What does music mean to you? Have you ever been brought to tears by a simple song? For a young boy with autism seeing his favourite band Coldplay in concert was just too much.
His dad, Luis Vazquez, caught the emotional moment on camera during a gig at Mexico City's Foro Sol stadium.
"Tears stream down your face," sang Chris Martin in the apt lyrics to the song, "Fix You."
The boy is shown dancing and moving his shoulders, but at one point the experience just gets too much and he buries his head in his hands and cries with pure joy.
His dad presses his head to his son's and sings to him.
It's really a touching moment between a father and son. It also speaks to the power of music. Certain artists, certain songs have the power to unite us. It's a power that has been acutely felt all across the world in the days following the death of Prince.
The clip has been viewed more than 1.7 million times - and even members of Coldplay were moved by what their music inspired:
"This kind of thing makes it all worthwhile. Hola Luis y tu hijo hermoso! Love."
Many kids with autism are intensely passionate music fans. A friend's son had a similar experience when he got to see his favourite band, U2, perform live.
Though sensory issues often come hand in hand with the disorder, it can be tempting for parents to avoid taking kids to loud and overstimulating venues like concert halls for fear that the experience would be too overwhelming.
I have been there, and it's always a judgment call and a delicate balancing act. After all, you don't want to thrust your child into a situation that could induce a meltdown but neither do you want to rob them of life's riches, either.
All kids deserve to experience life to the fullest.
I love that these parents made their son's dream come true, autism be damned. So beautiful.
You've heard of therapy dogs, but what about therapy raccoons? A British woman who suffers from chronic illnesses claims her pet raccoon helps her deal.
Kasey Valentine has Myalgic Encephalomyelitis (aka chronic fatigue) and Ehlers Danlos Syndrome, a rare connective tissue disorder that causes her considerable joint pain.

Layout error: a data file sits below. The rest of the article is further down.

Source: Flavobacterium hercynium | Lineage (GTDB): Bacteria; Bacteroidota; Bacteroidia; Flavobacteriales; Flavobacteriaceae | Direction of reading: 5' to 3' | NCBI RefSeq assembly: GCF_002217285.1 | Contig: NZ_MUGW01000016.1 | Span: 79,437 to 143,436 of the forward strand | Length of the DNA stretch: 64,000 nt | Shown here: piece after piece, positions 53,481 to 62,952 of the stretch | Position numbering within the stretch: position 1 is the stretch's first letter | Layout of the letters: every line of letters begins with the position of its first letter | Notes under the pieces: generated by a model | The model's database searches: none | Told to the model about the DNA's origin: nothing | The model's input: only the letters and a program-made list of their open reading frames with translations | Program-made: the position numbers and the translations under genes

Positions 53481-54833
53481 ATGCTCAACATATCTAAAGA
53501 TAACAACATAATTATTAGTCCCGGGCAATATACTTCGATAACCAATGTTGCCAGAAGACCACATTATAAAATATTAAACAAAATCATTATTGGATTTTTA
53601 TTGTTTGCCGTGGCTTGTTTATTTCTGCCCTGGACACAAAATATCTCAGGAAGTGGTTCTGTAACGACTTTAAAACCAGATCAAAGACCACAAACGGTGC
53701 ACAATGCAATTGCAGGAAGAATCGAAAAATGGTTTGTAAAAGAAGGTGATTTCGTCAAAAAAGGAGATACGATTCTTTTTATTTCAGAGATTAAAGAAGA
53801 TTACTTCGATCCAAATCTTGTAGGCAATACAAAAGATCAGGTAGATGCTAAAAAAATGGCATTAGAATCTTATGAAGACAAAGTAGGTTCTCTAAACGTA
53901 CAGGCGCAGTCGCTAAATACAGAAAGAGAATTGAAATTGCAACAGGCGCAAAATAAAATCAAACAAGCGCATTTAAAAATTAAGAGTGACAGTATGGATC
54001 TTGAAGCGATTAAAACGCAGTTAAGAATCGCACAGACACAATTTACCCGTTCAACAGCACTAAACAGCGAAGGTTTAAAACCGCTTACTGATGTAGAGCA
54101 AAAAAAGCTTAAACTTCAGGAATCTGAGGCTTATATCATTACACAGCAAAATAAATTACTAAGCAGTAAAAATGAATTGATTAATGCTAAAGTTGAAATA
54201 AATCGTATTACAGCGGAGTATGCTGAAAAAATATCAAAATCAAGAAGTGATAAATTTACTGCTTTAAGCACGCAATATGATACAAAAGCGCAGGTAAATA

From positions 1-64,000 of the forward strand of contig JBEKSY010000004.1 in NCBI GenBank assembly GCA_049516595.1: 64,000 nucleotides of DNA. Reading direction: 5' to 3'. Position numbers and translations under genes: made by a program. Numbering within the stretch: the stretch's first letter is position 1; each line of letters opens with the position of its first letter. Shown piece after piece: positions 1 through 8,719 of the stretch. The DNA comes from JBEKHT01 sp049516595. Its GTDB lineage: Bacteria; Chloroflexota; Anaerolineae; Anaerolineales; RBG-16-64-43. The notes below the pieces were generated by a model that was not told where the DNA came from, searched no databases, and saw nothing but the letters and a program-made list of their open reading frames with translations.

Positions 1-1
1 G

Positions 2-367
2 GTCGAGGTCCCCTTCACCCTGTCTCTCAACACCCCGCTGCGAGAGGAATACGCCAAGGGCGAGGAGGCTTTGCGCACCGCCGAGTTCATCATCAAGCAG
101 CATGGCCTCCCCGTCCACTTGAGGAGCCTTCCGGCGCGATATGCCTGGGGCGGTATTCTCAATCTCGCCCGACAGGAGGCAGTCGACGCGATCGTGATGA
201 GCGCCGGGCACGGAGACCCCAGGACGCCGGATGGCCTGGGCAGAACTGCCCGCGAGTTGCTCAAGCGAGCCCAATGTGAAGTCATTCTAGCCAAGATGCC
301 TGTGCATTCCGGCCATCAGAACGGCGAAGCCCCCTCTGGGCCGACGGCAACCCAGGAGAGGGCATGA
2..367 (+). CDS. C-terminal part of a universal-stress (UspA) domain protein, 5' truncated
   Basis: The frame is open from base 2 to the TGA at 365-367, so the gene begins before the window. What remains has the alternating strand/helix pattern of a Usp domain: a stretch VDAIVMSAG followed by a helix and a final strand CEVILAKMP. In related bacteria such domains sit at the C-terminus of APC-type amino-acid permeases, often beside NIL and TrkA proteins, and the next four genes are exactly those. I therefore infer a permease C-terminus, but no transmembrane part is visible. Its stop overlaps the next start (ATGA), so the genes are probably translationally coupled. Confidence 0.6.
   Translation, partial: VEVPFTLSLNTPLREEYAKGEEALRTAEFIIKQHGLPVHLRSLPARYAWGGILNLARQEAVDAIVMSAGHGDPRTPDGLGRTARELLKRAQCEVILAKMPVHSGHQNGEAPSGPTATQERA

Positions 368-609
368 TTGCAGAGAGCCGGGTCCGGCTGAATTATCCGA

"Both illnesses have left me quite isolated and anxious about going outside and meeting new people," explained Valentine. "I don’t have many close friends these days because of this, as not many people understand how it feels."
But Cody the raccoon - which Valentine takes for regular walks to the shops and bathes like a puppy - helps enormously.
Which begs the question: why not just get a dog, which is a domesticated animal? Raccoons aren't really meant to be house pets. Valentine admits as much.
"Naturally, they are destructive creatures and Cody enjoys peeling off wallpaper. He never gets left on his own and he is kept out of mischief where possible. It's like having an extremely hyper toddler at times, but it keeps me on my toes and I really need that."
Yes, raccoons are typically a pretty feral bunch. Just ask those who live in the city of Toronto, where a considerable amount of effort and funding has been put into keeping the mischievous mammals from upturning garbage cans every night.
Yes, there is a certain cuteness about them - at least the ones that aren't foaming at the mouth. They regularly wind up in my yard at dusk, but I don't invite them in for biscuits and cuddles.
Valentine describes Cody's "personality" as "inquisitive, curious and affectionate."
"He is very intelligent too. He is a lot more outgoing than me, which is great because it helps me learn to be more confident about life and meeting new people. He has really changed my life around and I now have a reason to keep pushing forward every day."
Cody made me cast my mind back to little Darwin in the shearling coat... Does it matter what type of animal a person takes as a pet if they are proven to be a therapeutic influence? Or is it irresponsible and selfish to treat a raccoon (or monkey) as a surrogate baby?
Here's a question. How soon should you go out on the town for the first time after you have a baby? If you're Chrissy Teigen, the answer is 10 days after you give birth.
In fact, that's a trick question because there is no right answer. Or rather, the answer is: whenever you bloody well feel like going out, provided you haven't gone and left your baby in the backseat of your car...
But unfortunately not all social media users are aware of the cardinal rule of motherhood. Thou shall not shame other mamas.
Teigen got the first - but by no means the last - taste of internet vitriol after she deigned to go out to dinner with hubby John Legend.
I went to dinner. People are pissed. Good morning! pic.twitter.com/oQ54mtet8c— christine teigen (@chrissyteigen) April 24, 2016
Instagram was rife with comments like “She’s hitting the streets already???? Damn these so-called celebrities want to show off so bad after giving birth. Spend bonding time with your baby and not let the nanny or babysitter raise them!”
And: “That spotlight pull be strong. One week. Who wants to leave a one week old baby to go to a bar?”
But Teigen proved that when it comes to parenting criticism, she's no wilting violet. She handled the haters with aplomb, calling out the passive aggressive remarks with coolness and humour.
Take her response to “How’s baby Luna,” from a "concerned" commenter.
i dunno i can't find her https://t.co/fEj8rFHEMI— christine teigen (@chrissyteigen) April 24, 2016
Bravo Chrissy! Now that is how you shut down a mommy shamer.